Kinship. Beyond the household the significant kin group is the patrilineage, which is now weak in its functions but continues to have generational depth. It appears that in the past many immigrants adopted the surnames of the larger lineages, especially Peng, Tian, and Xiang. Even so, marriage between people of the same surname is disapproved.
Marriage. Marriages are monogamous. Patrilocal residence is the ideal, but neolocal residence is acceptable. In the past, cross-cousin marriage was preferred, and the maternal uncle could claim or renounce his right to have his sister's daughter as daughter-in-law. Today, the maternal uncle's blessing to a marriage of a niece is still considered important. Even so, past and present, young Tujia could court and choose their own spouses, although such marriages once required the approval of the shaman. Under Chinese influence, dowry, bride-price, and arranged marriages became more frequent. It is not clear when the custom arose of ku jia (a gathering of the girl and her friends on the wedding eve to sing traditional and improvised songs lamenting the upcoming marriage). Divorce is rare and considered improper.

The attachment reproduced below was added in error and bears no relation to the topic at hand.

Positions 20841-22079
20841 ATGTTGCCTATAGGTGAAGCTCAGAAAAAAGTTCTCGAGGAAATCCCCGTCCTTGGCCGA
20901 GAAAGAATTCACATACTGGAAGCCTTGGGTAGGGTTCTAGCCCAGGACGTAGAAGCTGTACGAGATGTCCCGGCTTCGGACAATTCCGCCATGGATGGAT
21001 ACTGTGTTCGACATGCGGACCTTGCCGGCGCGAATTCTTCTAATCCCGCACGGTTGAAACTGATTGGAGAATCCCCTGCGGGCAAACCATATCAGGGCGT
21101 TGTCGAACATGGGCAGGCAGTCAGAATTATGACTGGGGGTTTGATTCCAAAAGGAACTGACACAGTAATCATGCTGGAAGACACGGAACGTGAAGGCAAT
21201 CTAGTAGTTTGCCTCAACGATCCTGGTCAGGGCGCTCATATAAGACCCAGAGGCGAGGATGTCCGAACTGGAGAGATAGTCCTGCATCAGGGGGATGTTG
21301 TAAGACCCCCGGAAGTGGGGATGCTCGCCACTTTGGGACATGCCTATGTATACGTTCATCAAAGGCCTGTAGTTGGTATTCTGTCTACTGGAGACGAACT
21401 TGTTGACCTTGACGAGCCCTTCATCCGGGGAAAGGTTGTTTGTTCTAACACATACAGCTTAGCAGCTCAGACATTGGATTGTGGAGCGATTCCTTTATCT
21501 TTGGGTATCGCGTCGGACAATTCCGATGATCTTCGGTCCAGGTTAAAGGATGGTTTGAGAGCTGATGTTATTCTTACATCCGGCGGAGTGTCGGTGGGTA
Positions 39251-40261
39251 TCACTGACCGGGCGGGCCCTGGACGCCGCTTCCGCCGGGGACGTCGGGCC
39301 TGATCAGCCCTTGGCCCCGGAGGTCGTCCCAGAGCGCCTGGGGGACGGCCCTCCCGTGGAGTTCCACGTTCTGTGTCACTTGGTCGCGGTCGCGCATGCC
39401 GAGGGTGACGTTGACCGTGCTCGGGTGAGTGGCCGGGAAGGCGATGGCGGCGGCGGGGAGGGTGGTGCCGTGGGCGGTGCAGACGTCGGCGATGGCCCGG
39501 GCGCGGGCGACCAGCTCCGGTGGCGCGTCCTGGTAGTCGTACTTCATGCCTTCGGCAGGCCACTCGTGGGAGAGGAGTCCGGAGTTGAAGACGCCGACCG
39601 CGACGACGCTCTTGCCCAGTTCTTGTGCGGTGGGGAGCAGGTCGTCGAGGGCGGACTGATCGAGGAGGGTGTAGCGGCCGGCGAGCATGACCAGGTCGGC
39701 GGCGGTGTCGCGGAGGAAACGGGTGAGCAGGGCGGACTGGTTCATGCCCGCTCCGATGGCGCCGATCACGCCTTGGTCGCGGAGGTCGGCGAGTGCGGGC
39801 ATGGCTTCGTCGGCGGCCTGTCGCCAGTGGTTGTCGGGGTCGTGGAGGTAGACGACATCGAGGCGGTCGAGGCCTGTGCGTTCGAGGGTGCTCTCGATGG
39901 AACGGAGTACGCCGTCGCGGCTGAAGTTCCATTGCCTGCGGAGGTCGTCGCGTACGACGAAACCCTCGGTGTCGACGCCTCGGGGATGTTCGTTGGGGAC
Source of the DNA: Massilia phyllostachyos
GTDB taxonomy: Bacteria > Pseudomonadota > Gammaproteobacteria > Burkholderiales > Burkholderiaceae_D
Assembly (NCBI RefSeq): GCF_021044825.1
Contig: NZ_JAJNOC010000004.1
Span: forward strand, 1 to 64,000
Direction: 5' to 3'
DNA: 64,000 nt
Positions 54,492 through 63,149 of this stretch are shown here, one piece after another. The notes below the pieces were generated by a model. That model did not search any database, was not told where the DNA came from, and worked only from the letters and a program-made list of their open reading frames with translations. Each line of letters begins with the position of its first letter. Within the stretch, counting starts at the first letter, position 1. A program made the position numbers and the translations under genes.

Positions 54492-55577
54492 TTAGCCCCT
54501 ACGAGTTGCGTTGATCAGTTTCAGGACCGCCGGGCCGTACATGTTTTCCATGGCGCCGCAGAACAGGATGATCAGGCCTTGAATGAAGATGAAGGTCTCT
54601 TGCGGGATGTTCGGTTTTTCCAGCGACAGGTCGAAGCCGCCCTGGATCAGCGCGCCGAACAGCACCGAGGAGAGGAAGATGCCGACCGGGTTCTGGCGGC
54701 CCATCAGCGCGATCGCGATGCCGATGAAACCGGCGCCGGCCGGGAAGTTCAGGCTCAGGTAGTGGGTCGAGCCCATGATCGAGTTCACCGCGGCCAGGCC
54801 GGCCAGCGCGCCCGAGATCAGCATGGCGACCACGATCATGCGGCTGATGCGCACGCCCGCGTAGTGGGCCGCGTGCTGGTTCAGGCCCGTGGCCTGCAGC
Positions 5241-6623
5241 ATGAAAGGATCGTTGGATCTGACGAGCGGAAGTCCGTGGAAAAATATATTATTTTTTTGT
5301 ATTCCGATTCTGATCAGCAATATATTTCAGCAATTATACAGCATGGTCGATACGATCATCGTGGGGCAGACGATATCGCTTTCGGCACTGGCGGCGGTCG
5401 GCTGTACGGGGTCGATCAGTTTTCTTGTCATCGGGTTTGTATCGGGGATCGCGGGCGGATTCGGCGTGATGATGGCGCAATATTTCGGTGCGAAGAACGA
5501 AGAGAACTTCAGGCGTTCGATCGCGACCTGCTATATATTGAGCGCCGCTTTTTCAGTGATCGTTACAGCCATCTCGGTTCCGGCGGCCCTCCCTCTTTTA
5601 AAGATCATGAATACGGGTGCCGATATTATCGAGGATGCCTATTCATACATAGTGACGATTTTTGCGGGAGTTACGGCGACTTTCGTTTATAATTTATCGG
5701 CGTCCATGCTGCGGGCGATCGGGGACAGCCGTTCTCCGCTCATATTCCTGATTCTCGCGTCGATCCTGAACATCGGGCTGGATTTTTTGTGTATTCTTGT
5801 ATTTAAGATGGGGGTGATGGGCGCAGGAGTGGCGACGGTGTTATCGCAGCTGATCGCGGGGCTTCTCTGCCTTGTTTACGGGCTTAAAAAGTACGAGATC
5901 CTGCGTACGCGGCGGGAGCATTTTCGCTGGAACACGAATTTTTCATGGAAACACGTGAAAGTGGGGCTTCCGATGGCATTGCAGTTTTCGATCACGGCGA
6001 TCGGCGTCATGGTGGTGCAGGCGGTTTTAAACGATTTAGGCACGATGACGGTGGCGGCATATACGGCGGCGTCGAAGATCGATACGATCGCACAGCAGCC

Domestic Unit. The nuclear family is the most frequent form, though more complex households are not unknown.
Inheritance. An eldest son inherited his father's property but was expected to share it with his brothers. If a man had no son, his younger brother's son became his heir.